Watching We Need to Talk About Kevin  

I first became aware of the film We Need To Talk About Kevin in 2010; the trailer was shown in the previews prior to a movie I’ve long since forgotten. There they were in front of me, larger than life: the scathing intensity of Ezra Miller as Kevin, and the haunting Tilda Swinton as his brutally terrorized mother. I knew I wanted to see it immediately, and I knew I wanted to illustrate it as I watched, but I was tentative too: I assumed the movie would destroy me. I decided to wait until it came out on DVD and pre-ordered the film on Amazon.

On an overnight business trip to Cincinnati last May, I checked into my hotel with the intention of ordering room service and watching Law & Order reruns. But when I turned on the television, the on-demand movie channel featured the angry scowls of Swinton and Miller in the same trailer from 2010. I was uncertain about viewing it, especially since I didn’t have my art supplies with me. I made the decision to watch it first without illustrating; I’d wait until my Amazon shipment arrived for that. I sat down on the edge of the bed and pressed “buy.” I figured I’d order my food and change into more comfortable clothes as the movie began to play.

I never ordered any food and the film was over before I changed. Instead, I sat for two hours in the same spot on the bed, paralyzed, then shattered. The movie was all I could think about for days afterward. The story and the images were so disturbing that I began to think the only way to erase them from my imagination might be to get them down on paper.

All in all, I watched the movie four times. Once in my hotel room, once to document the dialogue I wanted to use, once to determine the images to illustrate, and once more as I was drawing. Each viewing was infinitely more difficult. We Need To Talk About Kevin is a heartbreaking story featuring devastating performances that are painfully, tragically, and—given the recent events in Aurora, Colorado—uncannily all too real.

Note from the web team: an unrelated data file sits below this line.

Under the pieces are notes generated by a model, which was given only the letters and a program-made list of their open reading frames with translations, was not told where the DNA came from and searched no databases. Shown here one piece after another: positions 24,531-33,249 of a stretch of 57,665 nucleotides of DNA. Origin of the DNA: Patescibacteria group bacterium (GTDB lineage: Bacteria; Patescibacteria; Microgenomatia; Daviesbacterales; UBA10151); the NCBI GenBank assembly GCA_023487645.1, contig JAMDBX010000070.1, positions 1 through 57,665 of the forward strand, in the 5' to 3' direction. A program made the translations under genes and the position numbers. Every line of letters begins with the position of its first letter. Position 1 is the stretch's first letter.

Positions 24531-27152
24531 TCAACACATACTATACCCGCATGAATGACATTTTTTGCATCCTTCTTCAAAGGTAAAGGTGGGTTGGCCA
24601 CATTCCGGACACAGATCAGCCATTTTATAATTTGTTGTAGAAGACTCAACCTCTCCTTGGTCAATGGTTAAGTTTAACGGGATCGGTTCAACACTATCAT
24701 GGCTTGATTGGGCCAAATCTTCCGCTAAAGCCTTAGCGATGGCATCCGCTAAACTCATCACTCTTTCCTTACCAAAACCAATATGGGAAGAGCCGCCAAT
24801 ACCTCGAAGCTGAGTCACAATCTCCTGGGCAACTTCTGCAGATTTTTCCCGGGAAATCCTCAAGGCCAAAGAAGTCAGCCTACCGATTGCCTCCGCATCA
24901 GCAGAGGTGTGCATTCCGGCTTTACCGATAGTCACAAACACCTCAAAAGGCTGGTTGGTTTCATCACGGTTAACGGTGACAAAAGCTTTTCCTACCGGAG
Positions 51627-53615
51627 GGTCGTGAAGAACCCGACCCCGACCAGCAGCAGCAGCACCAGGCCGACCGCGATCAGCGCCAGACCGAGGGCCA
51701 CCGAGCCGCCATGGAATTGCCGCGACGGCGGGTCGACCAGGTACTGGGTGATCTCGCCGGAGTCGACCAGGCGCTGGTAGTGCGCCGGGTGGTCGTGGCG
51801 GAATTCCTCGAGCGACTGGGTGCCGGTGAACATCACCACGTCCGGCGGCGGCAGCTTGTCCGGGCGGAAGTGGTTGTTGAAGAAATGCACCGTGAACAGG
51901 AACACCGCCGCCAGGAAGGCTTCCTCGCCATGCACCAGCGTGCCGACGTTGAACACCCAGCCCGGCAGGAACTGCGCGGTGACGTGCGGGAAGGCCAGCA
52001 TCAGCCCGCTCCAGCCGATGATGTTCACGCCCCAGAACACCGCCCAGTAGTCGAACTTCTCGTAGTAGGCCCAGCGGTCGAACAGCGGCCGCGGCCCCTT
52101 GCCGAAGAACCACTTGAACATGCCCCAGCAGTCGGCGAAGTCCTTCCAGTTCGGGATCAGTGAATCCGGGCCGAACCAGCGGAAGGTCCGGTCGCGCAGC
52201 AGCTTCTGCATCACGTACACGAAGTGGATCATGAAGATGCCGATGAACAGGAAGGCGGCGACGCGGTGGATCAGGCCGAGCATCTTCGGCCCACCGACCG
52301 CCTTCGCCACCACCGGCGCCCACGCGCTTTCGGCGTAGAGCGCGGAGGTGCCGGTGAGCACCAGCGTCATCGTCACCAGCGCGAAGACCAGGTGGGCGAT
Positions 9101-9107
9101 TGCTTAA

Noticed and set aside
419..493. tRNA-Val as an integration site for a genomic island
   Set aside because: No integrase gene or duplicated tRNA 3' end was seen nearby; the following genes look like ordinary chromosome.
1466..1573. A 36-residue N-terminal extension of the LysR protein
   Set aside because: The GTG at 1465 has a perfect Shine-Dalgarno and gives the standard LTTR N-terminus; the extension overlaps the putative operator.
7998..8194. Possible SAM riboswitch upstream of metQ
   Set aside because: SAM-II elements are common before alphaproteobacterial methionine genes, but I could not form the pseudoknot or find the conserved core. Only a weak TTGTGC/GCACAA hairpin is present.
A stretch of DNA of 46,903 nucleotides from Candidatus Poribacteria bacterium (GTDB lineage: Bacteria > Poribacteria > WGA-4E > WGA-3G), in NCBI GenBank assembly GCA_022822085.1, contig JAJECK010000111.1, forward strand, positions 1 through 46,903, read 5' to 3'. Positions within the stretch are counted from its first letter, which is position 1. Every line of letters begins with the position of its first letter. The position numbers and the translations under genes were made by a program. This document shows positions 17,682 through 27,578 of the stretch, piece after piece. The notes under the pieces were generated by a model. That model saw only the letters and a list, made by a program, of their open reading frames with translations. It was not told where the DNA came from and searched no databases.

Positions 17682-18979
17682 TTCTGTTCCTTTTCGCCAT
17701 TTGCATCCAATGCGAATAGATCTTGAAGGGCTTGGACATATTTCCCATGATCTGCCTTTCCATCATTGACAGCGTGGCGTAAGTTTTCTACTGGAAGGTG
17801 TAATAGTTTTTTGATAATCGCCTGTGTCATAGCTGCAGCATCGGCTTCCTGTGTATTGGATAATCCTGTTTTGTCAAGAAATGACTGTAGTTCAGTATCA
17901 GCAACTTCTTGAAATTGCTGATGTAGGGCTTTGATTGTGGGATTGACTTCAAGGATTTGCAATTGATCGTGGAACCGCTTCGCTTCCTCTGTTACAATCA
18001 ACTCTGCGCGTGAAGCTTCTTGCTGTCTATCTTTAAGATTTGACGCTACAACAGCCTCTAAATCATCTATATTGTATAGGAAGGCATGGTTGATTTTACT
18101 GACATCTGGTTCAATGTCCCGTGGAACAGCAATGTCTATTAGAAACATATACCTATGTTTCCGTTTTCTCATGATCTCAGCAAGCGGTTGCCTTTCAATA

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Previously, Debbie Millman drew The Descendants and Beginners. For more of her illustrations, check out Look Both Ways: Illustrated Essays on the Intersection of Life and Design—now on sale at MyDesignShop.com.

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  2. Once again, Ms. Millman unleashes the brilliance, and there it goes, ripping and running all over the place. The beautiful pencilwork that contains the rare startle of vivid, violent color; the haunting music as perfect accompaniment; the rhythm of the turning pages–all at the service of an architecture that has a strong spine and excitingly creative cladding. I have not seen anything like this anywhere. I myself am a staunch fan of this series, and am excited to see the next work on display. What film will Ms. Millman tackle next?

  3. Wow. Now I feel compelled to see it. So many questions. Why are the orbs the only colored illustration? Franklin? I am so intrigued, – more so than any movie trailer from the studios! Kudos Debbie